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Print Non-Fiction August 13, 2004
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David Denby
American Sucker
2004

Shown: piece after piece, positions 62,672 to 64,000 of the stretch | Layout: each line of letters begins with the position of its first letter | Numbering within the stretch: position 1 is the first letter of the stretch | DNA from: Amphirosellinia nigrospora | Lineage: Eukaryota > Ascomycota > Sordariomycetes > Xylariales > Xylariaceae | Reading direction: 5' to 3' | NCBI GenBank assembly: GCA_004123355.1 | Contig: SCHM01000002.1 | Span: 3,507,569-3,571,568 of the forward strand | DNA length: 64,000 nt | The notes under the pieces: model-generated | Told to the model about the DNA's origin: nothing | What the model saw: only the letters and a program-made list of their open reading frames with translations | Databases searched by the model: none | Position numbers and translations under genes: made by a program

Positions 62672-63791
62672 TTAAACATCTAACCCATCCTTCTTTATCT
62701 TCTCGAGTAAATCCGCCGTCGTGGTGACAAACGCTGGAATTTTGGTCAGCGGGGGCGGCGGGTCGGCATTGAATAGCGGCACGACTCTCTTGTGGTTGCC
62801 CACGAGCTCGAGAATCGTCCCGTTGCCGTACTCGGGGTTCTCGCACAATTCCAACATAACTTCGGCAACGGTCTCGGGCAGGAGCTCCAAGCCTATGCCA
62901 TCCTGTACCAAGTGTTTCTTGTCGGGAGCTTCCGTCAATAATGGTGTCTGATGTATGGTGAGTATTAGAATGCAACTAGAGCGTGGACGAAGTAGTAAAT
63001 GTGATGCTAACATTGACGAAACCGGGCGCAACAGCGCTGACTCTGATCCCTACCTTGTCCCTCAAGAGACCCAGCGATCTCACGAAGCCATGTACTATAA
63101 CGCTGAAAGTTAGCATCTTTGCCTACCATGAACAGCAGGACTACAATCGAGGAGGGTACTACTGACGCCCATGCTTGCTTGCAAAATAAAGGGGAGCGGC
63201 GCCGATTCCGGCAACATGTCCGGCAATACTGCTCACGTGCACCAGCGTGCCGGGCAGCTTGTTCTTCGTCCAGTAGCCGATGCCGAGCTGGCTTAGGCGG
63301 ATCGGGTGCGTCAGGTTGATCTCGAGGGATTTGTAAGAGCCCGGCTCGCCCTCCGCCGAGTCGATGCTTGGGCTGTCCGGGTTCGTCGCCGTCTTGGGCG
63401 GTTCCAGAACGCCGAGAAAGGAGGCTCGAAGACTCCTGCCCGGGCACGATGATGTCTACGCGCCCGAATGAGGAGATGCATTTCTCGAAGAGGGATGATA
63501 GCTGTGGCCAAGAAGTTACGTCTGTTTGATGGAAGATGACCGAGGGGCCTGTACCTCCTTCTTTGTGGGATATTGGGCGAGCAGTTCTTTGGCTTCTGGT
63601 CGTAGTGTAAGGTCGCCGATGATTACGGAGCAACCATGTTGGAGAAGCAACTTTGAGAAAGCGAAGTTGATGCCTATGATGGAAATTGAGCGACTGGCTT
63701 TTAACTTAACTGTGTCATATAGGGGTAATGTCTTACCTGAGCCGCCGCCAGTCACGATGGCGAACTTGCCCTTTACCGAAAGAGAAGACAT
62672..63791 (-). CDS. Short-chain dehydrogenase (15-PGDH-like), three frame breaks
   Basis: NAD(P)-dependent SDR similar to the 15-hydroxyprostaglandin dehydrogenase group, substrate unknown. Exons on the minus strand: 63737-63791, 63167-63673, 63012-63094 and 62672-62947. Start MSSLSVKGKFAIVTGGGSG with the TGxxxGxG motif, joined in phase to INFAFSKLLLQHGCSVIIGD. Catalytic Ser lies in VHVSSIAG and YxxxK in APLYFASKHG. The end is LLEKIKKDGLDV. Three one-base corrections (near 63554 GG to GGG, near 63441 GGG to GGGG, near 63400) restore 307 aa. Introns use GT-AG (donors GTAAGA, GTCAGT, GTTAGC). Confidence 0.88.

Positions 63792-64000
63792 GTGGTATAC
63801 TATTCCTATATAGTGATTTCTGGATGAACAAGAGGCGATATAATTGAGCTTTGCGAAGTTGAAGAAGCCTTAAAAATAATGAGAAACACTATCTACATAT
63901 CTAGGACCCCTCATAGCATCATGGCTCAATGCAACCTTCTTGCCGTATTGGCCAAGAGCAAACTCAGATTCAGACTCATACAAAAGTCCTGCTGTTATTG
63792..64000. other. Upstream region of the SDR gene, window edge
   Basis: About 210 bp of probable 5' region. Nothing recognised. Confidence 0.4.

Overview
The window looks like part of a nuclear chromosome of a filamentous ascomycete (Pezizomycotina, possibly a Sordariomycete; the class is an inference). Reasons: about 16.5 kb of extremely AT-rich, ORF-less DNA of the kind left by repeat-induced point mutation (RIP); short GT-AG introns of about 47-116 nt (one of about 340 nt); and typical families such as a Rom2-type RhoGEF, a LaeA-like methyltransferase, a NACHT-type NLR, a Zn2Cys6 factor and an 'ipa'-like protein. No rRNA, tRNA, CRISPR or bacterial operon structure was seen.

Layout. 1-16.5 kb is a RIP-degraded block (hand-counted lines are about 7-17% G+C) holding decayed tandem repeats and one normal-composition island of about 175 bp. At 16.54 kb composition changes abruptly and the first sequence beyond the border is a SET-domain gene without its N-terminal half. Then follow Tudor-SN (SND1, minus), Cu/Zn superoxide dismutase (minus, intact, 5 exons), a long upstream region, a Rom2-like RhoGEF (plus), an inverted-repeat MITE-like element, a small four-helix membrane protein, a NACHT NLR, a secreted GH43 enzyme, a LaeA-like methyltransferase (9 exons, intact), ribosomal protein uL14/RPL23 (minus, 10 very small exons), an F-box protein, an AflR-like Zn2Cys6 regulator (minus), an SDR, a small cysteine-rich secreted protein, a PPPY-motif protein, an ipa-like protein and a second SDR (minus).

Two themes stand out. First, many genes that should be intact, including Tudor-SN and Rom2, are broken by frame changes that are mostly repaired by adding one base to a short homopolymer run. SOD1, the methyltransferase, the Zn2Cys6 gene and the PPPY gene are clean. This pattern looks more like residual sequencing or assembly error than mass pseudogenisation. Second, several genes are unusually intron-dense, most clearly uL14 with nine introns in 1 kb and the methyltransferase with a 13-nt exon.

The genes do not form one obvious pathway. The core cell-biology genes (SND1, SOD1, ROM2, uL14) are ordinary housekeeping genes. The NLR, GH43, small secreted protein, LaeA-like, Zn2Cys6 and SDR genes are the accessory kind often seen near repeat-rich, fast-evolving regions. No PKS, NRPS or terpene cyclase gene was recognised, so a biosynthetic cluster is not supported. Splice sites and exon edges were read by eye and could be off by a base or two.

With I Love the 90s on the tube and the Google IPO in the chute, it's time to get nostalgic for the recent fin de siecle. And while I don't usually enjoy the literature of failure, due to the fact that most mea culpists are actually quite proud of themselves, I found American Sucker to be a guilty pleasure. David Denby, a long-time film critic for the New Yorker, tries to emerge from the wreckage of a crumbling marriage by raising a million dollars in the runaway bull market. As a celebrated journalist, Denby has access to an amazing cast of characters: stock analyst Henry "Amazon $400" Blodget, Sam Waksal of ImClone, SEC chief Arthur Levitt, and the New Yorker's own economics writer, John Cassidy. Denby fails, of course, and quite spectacularly, although he does manage to keep his day job (and get a book deal). The payoff for me, I suppose, was getting to relive the CNBC-on-every-TV era from the relative safety of Denby's prose.


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